Economist predicts dramatic power price hikes

TORONTO, ONTARIO - The price of electricity in Ontario will soar 60 to 70 per cent when the province replaces its pollution-spewing coal plants with cleaner, more expensive sources of energy, an economist has predicted.

Benjamin Tal, a senior economist at CIBC World Markets Inc., said in a recent report that electricity consumers should be bracing to pay about 8 cents a kilowatt hour by 2015. They have been paying an average of 4.9 cents a kilowatt hour since January 1.

For the average consumer who uses 1,000 kilowatts a month, the cost of the commodity alone would jump to $80 from $49 a month.

Premier Dalton McGuinty has pledged to close the coal plants by 2014 to help the province slash its greenhouse-gas emissions to 6 per cent below 1990 levels.

The province's four remaining coal plants account for about one-fifth of its electricity generating capacity. This plan is do-able, the report said. "But electricity prices will have to rise."

Some of the new supply to replace coal will come from projects already under way, including the refurbishment of two idled nuclear reactors at the Bruce nuclear station on Lake Huron, which should return to service in 2010.

But a significant portion of the new electricity will come from natural gas, the report said. And global warming is expected to push natural gas prices higher as other jurisdictions also seek to reduce their reliance on coal, it said.

"The combination of increased reliance on natural gas as a source of new electricity and higher natural gas prices is a sure recipe for higher electricity prices in Ontario," it said.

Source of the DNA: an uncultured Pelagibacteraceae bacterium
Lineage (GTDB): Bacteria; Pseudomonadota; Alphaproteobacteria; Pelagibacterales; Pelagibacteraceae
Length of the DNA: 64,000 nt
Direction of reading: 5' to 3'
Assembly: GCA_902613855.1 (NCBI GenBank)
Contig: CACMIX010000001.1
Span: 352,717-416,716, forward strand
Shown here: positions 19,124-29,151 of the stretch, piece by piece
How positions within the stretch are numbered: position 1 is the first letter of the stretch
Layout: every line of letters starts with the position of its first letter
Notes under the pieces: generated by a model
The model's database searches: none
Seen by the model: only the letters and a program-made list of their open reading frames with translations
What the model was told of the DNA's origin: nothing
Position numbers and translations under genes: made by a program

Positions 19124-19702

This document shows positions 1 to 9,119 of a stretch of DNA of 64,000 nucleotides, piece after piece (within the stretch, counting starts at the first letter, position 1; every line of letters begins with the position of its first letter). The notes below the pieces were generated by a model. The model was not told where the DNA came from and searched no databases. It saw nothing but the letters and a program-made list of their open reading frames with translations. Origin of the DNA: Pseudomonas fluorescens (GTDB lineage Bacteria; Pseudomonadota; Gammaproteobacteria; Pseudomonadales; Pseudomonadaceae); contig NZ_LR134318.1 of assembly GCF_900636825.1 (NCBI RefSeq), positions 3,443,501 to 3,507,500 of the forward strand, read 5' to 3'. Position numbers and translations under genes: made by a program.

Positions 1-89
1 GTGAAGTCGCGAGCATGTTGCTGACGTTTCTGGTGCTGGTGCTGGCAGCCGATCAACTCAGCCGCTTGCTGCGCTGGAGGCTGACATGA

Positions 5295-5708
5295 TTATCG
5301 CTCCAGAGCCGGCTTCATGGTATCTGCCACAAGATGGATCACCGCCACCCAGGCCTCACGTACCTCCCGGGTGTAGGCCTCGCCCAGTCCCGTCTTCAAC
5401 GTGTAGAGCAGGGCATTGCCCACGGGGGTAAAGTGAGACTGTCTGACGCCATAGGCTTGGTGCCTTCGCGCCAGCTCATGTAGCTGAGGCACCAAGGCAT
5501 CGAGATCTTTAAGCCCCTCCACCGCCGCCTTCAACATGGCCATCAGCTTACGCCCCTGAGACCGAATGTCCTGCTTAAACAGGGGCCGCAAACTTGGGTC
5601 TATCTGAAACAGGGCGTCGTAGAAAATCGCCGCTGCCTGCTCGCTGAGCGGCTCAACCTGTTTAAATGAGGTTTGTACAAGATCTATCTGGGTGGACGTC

A spokesman for Energy Minister Dwight Duncan dismissed the report as "just one forecast." Steve Erwin acknowledged that coal is a cheap source of power, so eliminating it will make electricity more expensive. But he said the CIBC report not only overstates how much the province will rely on natural gas to replace coal. The report's forecast for natural gas prices also tends to be higher than that of some other market watchers.

"Natural gas in isolation can't be used to analyze the coal-replacement strategy," Mr. Erwin said.

Mr. Tal was unavailable to comment. A spokesman for CIBC World Markets acknowledged that the firm is more bullish than many others on oil and gas prices. He said that is because many jurisdictions are trying to reduce their reliance on coal and that will only put upward pressure on gas prices as demand rises.

An electricity industry executive said the assumptions in the report are logical because the province will be replacing low-priced coal with natural gas, whose price is volatile. With coal plants, fuel costs account for half the cost of producing electricity, the executive said. With natural gas plants, fuel costs account for 70 per cent of the cost.

Mr. McGuinty came under fire for backing off the deadline of an earlier plan to shut down the coal-fired plants. He said the Ontario Power Authority has said the province can close the coal plants by 2014 without compromising electricity reliability. The Premier's latest pledge has the force of law.


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